Rather than be stingy, Bromley predicts millennials are becoming even more generous than previous generations because their online capabilities mean they are hyper-aware of problems across the globe.

"Everyone in the world wants change and has something to give," he said.

Technology also allows non-profits to focus on their core competencies, rather than spend resources putting on elaborate events to extract donations, said Shafin Diamond Tejani, a director with the Vancouver branch of Social Venture Partners.

The costs of soliciting donors also plummets as non-profits transition to online campaigns and donor management systems - away from expensive mailouts, TV commercials and third-party sidewalk canvassers.

Tejani is also CEO of Fantasy 6, a firm with expertise in mobile gaming that's benevolently using online fantasy sports to fundraise using its foothold with 18 to 34 year olds.

"You might have a good message, but won't succeed without the ability to hit this new audience that has access to so many choices," Tejani said of the copious options for giving.

"It's really working with a charity to equip them to take advantage of all these things."

But can good acts be done by companies seeking profits?

Conroy with Change Heroes said the charity model is broken when good only counts if it comes from a non-profit that must squeeze every penny and avoid all risk.

He believes for-profit tech firms and non-profits can work together.

"Think Facebook, think Instagram, think of these companies that have been able to scale 100-times, 1000-times in one year because they're leveraging technology," he said.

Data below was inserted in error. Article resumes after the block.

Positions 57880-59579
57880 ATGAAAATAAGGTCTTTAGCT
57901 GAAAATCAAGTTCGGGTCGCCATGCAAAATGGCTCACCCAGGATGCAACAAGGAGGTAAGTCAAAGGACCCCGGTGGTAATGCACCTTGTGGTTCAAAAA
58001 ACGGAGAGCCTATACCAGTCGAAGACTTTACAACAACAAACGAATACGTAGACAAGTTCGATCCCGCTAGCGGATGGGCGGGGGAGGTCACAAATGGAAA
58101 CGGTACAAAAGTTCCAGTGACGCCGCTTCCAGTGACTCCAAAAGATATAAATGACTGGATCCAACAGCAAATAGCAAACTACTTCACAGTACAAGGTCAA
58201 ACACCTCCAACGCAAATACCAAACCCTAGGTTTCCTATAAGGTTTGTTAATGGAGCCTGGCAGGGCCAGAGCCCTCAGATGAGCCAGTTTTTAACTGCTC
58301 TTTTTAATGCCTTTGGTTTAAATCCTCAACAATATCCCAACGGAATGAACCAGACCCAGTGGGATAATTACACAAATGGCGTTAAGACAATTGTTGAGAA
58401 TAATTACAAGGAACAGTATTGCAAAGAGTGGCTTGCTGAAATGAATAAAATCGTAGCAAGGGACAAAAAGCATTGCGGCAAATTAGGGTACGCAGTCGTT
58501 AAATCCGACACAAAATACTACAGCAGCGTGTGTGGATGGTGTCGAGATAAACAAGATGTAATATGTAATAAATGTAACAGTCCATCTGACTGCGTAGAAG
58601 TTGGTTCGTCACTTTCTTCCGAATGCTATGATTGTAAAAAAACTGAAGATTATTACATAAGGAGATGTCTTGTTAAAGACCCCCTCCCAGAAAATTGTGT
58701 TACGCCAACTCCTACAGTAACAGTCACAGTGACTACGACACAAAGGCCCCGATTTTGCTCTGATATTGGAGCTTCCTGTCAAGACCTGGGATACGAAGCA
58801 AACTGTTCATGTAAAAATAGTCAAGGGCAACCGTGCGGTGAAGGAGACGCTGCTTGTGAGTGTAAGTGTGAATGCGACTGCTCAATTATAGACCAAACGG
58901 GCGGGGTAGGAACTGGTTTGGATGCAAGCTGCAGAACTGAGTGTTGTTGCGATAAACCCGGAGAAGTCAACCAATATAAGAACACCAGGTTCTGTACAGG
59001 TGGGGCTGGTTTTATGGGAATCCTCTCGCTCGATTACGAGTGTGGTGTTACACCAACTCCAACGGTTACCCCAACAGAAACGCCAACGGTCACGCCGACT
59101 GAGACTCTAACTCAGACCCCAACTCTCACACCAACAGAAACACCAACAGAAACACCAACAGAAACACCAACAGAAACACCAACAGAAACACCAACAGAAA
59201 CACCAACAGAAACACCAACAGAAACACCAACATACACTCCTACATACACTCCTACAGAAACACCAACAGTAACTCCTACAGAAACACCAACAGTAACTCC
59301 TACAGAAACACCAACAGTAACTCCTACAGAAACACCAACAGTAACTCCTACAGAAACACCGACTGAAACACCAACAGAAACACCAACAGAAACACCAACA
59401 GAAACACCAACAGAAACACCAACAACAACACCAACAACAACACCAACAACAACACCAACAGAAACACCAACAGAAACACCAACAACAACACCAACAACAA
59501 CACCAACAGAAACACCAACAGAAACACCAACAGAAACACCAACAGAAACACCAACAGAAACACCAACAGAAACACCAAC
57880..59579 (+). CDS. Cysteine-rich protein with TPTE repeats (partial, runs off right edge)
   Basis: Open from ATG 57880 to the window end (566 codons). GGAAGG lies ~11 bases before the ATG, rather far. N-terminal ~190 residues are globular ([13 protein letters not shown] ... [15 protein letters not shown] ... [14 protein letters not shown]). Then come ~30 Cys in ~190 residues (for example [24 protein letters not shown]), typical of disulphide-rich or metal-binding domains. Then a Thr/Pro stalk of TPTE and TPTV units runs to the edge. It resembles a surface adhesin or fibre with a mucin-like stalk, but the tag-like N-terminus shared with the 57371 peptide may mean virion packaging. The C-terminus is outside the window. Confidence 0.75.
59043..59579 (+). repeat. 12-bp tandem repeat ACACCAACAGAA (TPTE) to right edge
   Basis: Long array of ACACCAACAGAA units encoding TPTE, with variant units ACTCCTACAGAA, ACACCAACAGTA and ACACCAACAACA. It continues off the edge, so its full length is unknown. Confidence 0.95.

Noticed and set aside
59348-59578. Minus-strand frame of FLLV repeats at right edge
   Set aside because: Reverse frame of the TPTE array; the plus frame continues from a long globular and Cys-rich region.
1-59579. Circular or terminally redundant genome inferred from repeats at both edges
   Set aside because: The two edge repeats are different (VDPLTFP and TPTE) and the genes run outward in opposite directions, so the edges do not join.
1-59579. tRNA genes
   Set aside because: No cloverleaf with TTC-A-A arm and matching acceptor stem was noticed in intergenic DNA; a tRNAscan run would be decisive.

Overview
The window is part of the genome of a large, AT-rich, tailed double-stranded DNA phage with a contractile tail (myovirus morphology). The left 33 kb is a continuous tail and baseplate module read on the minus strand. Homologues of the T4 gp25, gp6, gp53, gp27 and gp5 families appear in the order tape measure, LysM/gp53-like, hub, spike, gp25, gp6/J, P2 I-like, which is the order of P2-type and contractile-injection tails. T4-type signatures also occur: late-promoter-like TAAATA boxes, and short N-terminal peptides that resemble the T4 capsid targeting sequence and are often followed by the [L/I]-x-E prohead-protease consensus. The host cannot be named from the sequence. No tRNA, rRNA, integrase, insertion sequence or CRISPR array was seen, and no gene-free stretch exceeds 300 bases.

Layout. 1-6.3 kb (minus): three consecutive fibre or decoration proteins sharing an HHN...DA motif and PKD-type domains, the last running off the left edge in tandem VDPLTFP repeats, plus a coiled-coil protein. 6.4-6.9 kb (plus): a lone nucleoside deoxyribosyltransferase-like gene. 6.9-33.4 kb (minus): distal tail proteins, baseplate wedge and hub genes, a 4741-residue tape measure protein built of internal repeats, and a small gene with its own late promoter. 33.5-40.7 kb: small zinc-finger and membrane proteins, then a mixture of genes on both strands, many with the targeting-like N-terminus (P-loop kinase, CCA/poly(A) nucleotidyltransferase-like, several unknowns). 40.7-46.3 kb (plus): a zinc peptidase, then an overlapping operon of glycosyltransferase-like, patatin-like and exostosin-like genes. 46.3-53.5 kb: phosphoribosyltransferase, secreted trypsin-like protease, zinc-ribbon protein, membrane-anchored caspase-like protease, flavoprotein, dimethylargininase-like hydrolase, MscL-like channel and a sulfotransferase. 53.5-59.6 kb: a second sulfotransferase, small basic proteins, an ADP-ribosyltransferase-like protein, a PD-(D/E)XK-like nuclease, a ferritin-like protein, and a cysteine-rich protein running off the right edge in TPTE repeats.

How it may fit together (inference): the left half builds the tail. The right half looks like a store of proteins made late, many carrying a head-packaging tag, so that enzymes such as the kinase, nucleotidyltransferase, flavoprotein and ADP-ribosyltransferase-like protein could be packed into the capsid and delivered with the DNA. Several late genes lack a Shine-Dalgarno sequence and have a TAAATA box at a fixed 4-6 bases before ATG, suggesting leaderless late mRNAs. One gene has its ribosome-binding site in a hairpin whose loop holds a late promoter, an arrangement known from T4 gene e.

"What we're doing is leveraging technology - but we're leveraging it for the benefit of humanity."



Advertisements

Latest Economic News

  • Artificial intelligence will tell you what you want, and you will listen: Don Pittis

    Economic CBC News
    It may seem crazy, but the world's biggest retailer is working on a scheme to use artificial intelligence to decide what you will want to buy before you've decided to buy it and send it to your home. AI, after years lurking in the background, is about to get significantly more intrusive. Source
  • Hydro One's planned merger with U.S. energy firm Avista passes another hurdle

    Economic CTV News
    TORONTO - Hydro One Ltd. and Avista Corp. say their proposed merger has cleared another hurdle in the U.S. The two companies say the Committee on Foreign Investment in the United States has completed a review of the deal and found no unresolved national security concerns. Source
  • Asian markets drop despite Wall Street gains

    Economic CTV News
    BEIJING - Asian markets were mostly lower Tuesday after Wall Street gained as Italy moved toward forming a euroskeptic-led government. KEEPING SCORE: The Shanghai Composite Index declined 0.2 per cent to 3,208.20 and Sydney's S&P-ASX 200 lost 0.7 per cent to 6,039.20. Source